Alzheimer's disease affects around 90,000 Scots and scientists have uncovered a possible link between the debilitating condition and stress.A new study carried out by researchers of the Karolinska Institutet in Sweden shows that people who have been diagnosed with chronic stress or depression are more likely to be diagnosed with Alzheimer’s disease - dementia's most common form.Previous studies have demonstrated a possible association between chronic stress, depression and dementia.
The latest, published in Alzheimer's Research & Therapy on Sunday, offers a new understanding into the risk factors for dementia and future preventative measures.Academics examined Stockholm health data of 44,447 patients between 18 and 65, following them for eight years to see how many were diagnosed with Alzheimer's disease.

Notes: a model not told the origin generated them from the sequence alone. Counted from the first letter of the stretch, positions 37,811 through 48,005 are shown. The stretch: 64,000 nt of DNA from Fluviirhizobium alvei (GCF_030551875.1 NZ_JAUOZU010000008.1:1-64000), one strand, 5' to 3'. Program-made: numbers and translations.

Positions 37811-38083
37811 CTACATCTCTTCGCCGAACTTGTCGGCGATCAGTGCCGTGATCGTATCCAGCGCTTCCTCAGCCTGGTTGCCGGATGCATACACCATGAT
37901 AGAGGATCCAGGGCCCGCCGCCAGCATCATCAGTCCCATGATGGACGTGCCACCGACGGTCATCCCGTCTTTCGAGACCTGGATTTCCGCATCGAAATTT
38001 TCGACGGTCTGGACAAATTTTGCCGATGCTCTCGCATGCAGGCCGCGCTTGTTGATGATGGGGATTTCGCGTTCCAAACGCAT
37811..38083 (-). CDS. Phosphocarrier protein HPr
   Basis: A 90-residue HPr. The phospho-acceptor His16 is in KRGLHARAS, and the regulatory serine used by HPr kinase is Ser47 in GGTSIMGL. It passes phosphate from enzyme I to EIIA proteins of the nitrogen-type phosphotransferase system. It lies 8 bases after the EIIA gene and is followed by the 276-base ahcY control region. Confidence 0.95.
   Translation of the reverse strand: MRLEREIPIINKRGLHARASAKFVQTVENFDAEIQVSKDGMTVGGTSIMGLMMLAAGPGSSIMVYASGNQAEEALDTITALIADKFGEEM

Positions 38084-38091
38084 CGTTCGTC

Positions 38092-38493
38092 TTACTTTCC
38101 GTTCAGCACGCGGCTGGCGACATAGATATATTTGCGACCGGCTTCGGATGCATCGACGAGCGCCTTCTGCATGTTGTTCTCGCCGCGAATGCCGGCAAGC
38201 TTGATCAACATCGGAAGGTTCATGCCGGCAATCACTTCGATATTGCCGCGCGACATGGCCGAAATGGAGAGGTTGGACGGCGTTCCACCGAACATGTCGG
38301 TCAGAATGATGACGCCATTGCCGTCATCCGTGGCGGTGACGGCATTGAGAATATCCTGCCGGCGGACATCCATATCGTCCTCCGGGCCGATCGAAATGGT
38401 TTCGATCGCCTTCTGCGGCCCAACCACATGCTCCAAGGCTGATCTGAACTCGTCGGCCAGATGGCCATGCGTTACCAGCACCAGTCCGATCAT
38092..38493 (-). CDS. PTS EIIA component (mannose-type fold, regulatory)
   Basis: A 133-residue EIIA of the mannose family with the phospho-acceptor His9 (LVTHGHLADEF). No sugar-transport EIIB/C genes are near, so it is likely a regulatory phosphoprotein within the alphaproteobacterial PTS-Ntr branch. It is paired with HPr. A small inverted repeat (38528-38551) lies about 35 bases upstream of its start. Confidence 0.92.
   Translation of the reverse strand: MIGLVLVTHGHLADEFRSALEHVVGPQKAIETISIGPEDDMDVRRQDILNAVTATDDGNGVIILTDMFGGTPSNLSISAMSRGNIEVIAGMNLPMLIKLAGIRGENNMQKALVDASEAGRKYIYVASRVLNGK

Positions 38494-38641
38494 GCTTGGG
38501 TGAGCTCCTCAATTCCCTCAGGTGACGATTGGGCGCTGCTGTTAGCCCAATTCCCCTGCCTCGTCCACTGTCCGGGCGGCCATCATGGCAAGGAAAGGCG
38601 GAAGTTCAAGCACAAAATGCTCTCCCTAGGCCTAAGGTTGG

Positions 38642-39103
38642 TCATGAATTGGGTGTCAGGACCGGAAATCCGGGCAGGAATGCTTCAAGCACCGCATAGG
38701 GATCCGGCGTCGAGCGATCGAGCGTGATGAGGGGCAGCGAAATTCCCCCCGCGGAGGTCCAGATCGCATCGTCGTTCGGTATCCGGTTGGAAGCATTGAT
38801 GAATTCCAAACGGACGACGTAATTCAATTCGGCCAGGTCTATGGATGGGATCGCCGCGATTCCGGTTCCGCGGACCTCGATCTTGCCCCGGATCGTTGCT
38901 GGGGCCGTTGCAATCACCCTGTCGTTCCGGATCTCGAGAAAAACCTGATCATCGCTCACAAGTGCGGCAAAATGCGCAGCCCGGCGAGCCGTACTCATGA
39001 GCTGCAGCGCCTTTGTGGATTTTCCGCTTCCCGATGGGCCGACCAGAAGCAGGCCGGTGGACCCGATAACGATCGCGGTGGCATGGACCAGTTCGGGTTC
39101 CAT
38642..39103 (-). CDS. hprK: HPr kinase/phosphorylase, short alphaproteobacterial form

They stressed that cases in this age group are rare and more research is needed to identify all possible risk factors.“The risk is still very small and the causality is unknown,” says the study’s last author Axel C.
Carlsson, docent at the Department of Neurobiology, Care Sciences and Society, Karolinska Institutet. “That said, the finding is important in that it enables us to improve preventative efforts and understand links with the other risk factors for dementia.”Everyone experiences stress from time to time - a natural response to life's challenges - but it becomes debilitating if it remains constant over time.